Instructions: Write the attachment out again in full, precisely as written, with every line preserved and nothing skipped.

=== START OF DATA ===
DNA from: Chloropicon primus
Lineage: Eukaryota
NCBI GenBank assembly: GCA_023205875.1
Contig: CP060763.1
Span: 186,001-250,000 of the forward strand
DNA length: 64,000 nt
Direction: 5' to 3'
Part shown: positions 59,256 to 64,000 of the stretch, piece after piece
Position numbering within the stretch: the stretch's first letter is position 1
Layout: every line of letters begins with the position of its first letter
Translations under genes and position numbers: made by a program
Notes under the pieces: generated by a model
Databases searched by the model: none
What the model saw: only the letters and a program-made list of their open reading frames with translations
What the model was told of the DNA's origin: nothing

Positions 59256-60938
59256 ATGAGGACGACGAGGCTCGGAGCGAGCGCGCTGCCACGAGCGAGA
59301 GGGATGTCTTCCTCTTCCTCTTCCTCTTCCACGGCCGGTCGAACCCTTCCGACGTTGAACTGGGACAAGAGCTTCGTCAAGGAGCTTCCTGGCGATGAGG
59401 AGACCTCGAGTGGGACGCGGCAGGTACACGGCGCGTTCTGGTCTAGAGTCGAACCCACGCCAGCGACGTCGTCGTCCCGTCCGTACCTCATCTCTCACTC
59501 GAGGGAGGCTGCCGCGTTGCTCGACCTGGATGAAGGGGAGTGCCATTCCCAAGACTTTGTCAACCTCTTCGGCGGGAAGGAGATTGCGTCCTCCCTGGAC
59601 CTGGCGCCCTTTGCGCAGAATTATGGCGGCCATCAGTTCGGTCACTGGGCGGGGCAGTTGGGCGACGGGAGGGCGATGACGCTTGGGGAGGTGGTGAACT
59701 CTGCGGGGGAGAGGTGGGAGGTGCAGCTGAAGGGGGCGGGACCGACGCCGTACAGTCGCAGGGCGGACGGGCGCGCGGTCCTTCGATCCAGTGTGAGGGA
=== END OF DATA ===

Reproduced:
DNA from: Chloropicon primus
Lineage: Eukaryota
NCBI GenBank assembly: GCA_023205875.1
Contig: CP060763.1
Span: 186,001-250,000 of the forward strand
DNA length: 64,000 nt
Direction: 5' to 3'
Part shown: positions 59,256 to 64,000 of the stretch, piece after piece
Position numbering within the stretch: the stretch's first letter is position 1
Layout: every line of letters begins with the position of its first letter
Translations under genes and position numbers: made by a program
Notes under the pieces: generated by a model
Databases searched by the model: none
What the model saw: only the letters and a program-made list of their open reading frames with translations
What the model was told of the DNA's origin: nothing

Positions 59256-60938
59256 ATGAGGACGACGAGGCTCGGAGCGAGCGCGCTGCCACGAGCGAGA
59301 GGGATGTCTTCCTCTTCCTCTTCCTCTTCCACGGCCGGTCGAACCCTTCCGACGTTGAACTGGGACAAGAGCTTCGTCAAGGAGCTTCCTGGCGATGAGG
59401 AGACCTCGAGTGGGACGCGGCAGGTACACGGCGCGTTCTGGTCTAGAGTCGAACCCACGCCAGCGACGTCGTCGTCCCGTCCGTACCTCATCTCTCACTC
59501 GAGGGAGGCTGCCGCGTTGCTCGACCTGGATGAAGGGGAGTGCCATTCCCAAGACTTTGTCAACCTCTTCGGCGGGAAGGAGATTGCGTCCTCCCTGGAC
59601 CTGGCGCCCTTTGCGCAGAATTATGGCGGCCATCAGTTCGGTCACTGGGCGGGGCAGTTGGGCGACGGGAGGGCGATGACGCTTGGGGAGGTGGTGAACT
59701 CTGCGGGGGAGAGGTGGGAGGTGCAGCTGAAGGGGGCGGGACCGACGCCGTACAGTCGCAGGGCGGACGGGCGCGCGGTCCTTCGATCCAGTGTGAGGGA